From what I can gather, looking back over my calendar, today is the first time I've been horseback riding since April 14, or five months. Granted, that's nothing compared with the 13 ½ years between 9th grade, when I sold Snappy, and October of 2001, just after Ian and I were married and we went to Idaho for a long fall weekend of trail riding. Snappy went for $700, and Dad gave me 15% for doing part of the legwork, even though I'd done nothing to pay for her care in the 4 years that I owned her, and had even been fired by a riding instructor for not ever practicing his lessons (Deane was fired too). Nevertheless, that weekend in 2001 reminded me of all the joy of riding and interacting with horses, and when I returned to Seattle I quickly found barns—relatively close—where I could get back into it. I don't currently have a horse of my own on which to practice my lessons, although you may be sure that I would now do so. Having grown up on a farm where the horses had outdoor space and small herds (they're very social), the whole keep-your-horse-in-a-stall-all-the-time-except-for-1-hour-of-turnout-alone-in-a-muddy-paddock-each-day seems bleak to me. I will have another horse or so (three seems like a good number) someday when we have the land.
Anyway, I know that I'm pretty weak still, so I thought I'd try to get in a trail ride before the weather turned, if Stephanie (my excellent instructor) were available. She was, today at 1, and put me on a very, very safe old plug, and we wandered through the woods together for an hour. It was great to be back on horseback. I actually felt, while I was riding, like the athleticism of it was no trouble at all (of course, that's why I wanted to go on a trail ride in the first place—I knew that at least my first day back should be all walking, and that's much more interesting on a trail than around and around and around the arena). My legs stayed quiet, my hands stayed quiet, the horse, MacDuff, also stayed quiet. Stephanie walked, and we were able to have an excellent conversation covering all of the last five months in both our lives (well, touching on the all the last five months), because she didn't have a horse to pay attention to, and I really didn't either.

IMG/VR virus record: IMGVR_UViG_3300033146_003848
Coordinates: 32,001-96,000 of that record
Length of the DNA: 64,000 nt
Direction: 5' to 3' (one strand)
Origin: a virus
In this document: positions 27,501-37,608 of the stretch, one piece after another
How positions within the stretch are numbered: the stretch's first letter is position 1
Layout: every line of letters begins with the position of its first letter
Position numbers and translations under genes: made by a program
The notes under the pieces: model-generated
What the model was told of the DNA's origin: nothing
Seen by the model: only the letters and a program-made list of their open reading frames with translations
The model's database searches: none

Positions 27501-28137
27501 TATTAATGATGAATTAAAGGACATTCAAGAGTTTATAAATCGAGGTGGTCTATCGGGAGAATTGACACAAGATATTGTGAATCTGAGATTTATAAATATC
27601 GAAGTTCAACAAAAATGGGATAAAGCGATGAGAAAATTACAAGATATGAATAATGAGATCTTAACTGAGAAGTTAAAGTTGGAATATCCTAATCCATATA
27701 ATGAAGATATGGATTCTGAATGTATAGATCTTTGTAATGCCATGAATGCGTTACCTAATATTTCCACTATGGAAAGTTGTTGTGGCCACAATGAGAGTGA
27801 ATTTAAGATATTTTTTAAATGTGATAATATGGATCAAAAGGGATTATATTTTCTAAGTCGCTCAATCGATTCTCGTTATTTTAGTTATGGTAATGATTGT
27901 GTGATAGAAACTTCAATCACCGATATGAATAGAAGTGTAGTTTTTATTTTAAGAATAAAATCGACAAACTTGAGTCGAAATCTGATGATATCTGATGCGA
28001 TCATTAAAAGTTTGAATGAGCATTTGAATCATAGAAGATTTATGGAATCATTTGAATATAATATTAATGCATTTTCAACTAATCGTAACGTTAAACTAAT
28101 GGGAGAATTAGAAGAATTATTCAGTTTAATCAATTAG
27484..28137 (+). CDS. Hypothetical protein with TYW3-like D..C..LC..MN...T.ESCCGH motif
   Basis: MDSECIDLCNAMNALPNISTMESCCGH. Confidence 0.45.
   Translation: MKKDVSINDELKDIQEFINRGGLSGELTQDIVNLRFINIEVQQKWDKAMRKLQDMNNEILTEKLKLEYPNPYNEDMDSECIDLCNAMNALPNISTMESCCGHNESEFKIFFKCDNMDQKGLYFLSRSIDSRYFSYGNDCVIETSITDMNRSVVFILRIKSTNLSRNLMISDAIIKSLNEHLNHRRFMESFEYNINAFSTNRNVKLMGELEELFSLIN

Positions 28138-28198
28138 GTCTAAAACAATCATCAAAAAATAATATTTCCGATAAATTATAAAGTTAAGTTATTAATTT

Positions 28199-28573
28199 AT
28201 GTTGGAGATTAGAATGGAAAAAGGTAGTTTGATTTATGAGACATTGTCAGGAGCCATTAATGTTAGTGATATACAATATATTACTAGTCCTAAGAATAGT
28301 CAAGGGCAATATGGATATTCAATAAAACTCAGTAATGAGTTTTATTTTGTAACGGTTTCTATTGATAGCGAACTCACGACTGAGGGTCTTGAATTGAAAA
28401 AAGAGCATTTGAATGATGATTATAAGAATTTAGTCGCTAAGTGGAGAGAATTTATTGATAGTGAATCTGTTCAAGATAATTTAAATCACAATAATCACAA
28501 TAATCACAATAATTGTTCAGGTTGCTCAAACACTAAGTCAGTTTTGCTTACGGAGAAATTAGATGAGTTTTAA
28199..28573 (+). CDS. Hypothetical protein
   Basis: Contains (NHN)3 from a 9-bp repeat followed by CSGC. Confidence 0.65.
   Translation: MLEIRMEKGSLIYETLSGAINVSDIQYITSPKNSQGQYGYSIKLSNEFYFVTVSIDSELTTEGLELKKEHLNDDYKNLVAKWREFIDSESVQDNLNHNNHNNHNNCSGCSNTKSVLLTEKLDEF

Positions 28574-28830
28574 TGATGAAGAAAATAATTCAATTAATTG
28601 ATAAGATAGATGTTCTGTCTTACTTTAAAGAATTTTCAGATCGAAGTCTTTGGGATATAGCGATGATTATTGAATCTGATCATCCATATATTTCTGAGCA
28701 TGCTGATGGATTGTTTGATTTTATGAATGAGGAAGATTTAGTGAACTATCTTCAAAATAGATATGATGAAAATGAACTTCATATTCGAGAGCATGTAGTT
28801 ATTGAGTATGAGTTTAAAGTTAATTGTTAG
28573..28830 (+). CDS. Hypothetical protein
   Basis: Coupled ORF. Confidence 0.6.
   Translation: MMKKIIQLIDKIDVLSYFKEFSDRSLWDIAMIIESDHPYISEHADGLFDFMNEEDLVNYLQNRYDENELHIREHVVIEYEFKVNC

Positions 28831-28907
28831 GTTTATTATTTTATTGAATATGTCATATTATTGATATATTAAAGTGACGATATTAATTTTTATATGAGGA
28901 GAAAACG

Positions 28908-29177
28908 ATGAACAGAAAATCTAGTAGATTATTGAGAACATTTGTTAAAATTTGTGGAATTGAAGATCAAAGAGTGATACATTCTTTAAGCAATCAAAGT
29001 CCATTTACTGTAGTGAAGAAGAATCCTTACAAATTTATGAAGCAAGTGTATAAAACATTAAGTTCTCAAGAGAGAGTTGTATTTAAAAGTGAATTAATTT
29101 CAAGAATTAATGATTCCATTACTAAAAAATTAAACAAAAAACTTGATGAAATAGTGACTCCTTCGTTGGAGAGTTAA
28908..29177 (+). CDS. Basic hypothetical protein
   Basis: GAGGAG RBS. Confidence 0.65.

The only slight trouble was coming back down the hill at the end of the ride—MacDuff, unlike Shadow and her Appaloosa herdmates in Idaho, didn't automatically pull himself together so the greatest downhill force was centered in his haunches—instead, he wove back and forth across the trail, into and out of the blackberries, until Stephanie reminded me to shorten my reins and pull him together a little. Which worked—he stuck to the trail after that.
Anyway, I didn't feel tired or winded at all during the ride, so it was with some surprise that I dismounted and found my inner thighs to be shaky with fatigue. I didn't collapse to the ground in front of the barn, but I did notice a quivery tiredness throughout the grooming. So I was right to not try anything more strenuous my first day back. On the other hand, I think it'll come back pretty quickly when I have time for regular lessons again. I keep being amazed by what muscles remember how to do, by what they'll simply do, even if they really don't have the strength for it.